Did you know that pet leasing is a thing? Well, it is and the Federal Trade Commission (FTC) has a warning for any pet lovers out there who are currently in a pet leasing agreement or considering one.
How it works:
Some pet stores offer finance plans to purchase a pet, as some breeds can be very expensive. Like other types of leases, you sign an agreement to make payments toward ownership, but the FTC warns, “you may unintentionally sign up to make costly, extended lease-to-own payments that add up to about twice the list price of the pet. As you’re paying over what could be years, the company still owns your pet. When the lease is up, you may have to pay additional costs to actually own it.”
Because the company technically owns the pet until you’ve completed the financial agreement, “if by some tragedy the animal gets lost, stolen or killed, you could still be on the hook for the payments. You might not get a refund – or might still have to make more payments to get out of the contract. And, if you miss a payment, the company has the right to take away your pet — which can be stressful for you, your family and your pet,” adds the FTC.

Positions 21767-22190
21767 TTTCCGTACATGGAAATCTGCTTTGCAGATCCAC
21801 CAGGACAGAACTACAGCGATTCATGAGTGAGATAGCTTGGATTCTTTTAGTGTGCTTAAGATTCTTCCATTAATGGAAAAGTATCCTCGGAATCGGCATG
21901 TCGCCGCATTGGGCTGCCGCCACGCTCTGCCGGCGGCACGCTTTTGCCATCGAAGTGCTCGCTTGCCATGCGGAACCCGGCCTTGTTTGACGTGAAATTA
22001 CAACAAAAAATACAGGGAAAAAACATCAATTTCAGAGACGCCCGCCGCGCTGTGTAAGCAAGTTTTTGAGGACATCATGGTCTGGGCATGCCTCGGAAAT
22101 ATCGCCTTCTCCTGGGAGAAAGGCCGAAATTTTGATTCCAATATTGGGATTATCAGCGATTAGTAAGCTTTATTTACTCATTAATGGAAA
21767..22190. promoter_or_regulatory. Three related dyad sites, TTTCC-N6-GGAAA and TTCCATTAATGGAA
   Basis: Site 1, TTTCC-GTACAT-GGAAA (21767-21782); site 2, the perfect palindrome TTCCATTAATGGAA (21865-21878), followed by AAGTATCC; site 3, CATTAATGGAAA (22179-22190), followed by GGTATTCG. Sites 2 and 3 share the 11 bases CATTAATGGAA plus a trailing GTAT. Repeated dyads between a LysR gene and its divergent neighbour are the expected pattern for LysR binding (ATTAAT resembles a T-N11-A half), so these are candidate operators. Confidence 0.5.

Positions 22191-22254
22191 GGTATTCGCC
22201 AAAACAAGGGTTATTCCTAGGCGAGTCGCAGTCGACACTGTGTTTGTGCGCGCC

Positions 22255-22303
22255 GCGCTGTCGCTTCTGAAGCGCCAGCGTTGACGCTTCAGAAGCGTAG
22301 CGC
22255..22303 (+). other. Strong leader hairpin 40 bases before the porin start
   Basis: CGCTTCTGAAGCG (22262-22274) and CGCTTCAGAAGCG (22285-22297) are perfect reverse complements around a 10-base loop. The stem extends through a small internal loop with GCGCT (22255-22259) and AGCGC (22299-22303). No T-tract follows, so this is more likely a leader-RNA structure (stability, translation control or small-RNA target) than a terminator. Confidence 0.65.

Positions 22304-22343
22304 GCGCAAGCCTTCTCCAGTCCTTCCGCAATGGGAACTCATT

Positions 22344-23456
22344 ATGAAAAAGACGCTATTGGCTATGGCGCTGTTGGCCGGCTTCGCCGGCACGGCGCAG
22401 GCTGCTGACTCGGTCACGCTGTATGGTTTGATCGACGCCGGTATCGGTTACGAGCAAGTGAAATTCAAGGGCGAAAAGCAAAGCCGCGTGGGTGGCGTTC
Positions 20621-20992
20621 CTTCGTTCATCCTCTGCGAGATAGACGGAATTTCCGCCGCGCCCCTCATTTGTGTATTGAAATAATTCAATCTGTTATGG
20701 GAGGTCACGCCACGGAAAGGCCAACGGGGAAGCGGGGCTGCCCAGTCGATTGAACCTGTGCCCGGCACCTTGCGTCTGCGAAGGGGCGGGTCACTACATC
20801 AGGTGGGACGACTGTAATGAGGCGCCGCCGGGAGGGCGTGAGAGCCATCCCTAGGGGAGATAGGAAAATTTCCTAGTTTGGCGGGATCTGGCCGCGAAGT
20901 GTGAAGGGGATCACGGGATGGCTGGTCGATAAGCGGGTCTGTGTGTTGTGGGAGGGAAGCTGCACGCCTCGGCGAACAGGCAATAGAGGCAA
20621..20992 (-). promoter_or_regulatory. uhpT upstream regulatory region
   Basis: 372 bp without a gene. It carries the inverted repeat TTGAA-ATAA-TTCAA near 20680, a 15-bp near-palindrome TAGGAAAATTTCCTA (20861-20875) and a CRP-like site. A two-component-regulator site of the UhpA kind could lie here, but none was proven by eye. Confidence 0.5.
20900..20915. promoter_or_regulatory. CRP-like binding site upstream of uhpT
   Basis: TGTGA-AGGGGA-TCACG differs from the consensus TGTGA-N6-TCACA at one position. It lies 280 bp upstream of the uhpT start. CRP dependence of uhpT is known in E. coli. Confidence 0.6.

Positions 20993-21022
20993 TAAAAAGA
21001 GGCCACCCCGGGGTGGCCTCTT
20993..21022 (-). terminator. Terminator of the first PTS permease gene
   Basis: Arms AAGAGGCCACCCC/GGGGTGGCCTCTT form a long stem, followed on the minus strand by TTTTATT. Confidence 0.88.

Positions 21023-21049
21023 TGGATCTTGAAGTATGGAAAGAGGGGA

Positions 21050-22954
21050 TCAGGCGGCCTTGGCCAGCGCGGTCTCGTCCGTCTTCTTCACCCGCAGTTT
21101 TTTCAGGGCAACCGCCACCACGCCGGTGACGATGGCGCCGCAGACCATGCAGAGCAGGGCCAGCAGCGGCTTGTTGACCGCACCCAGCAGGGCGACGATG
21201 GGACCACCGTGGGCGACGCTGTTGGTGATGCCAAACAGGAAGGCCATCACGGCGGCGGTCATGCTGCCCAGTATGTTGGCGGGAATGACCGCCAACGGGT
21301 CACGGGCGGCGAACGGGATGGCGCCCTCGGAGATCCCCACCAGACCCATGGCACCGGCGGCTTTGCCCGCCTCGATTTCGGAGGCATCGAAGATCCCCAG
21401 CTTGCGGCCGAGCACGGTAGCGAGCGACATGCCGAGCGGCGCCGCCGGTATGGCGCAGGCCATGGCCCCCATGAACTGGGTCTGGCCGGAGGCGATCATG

What you can do:
The FTC says that if you are interested in leasing a pet, make sure you understand exactly what you’re paying for before signing any documents. Further, “if a retailer doesn’t make the terms of an agreement clear to you or misrepresents the terms of the agreement, they could be breaking the law — especially if the retailer runs ads leading you to believe one thing but sells you another,” adds the FTC.
You can file a complaint with the FTC if you feel like a retailer has broken the law.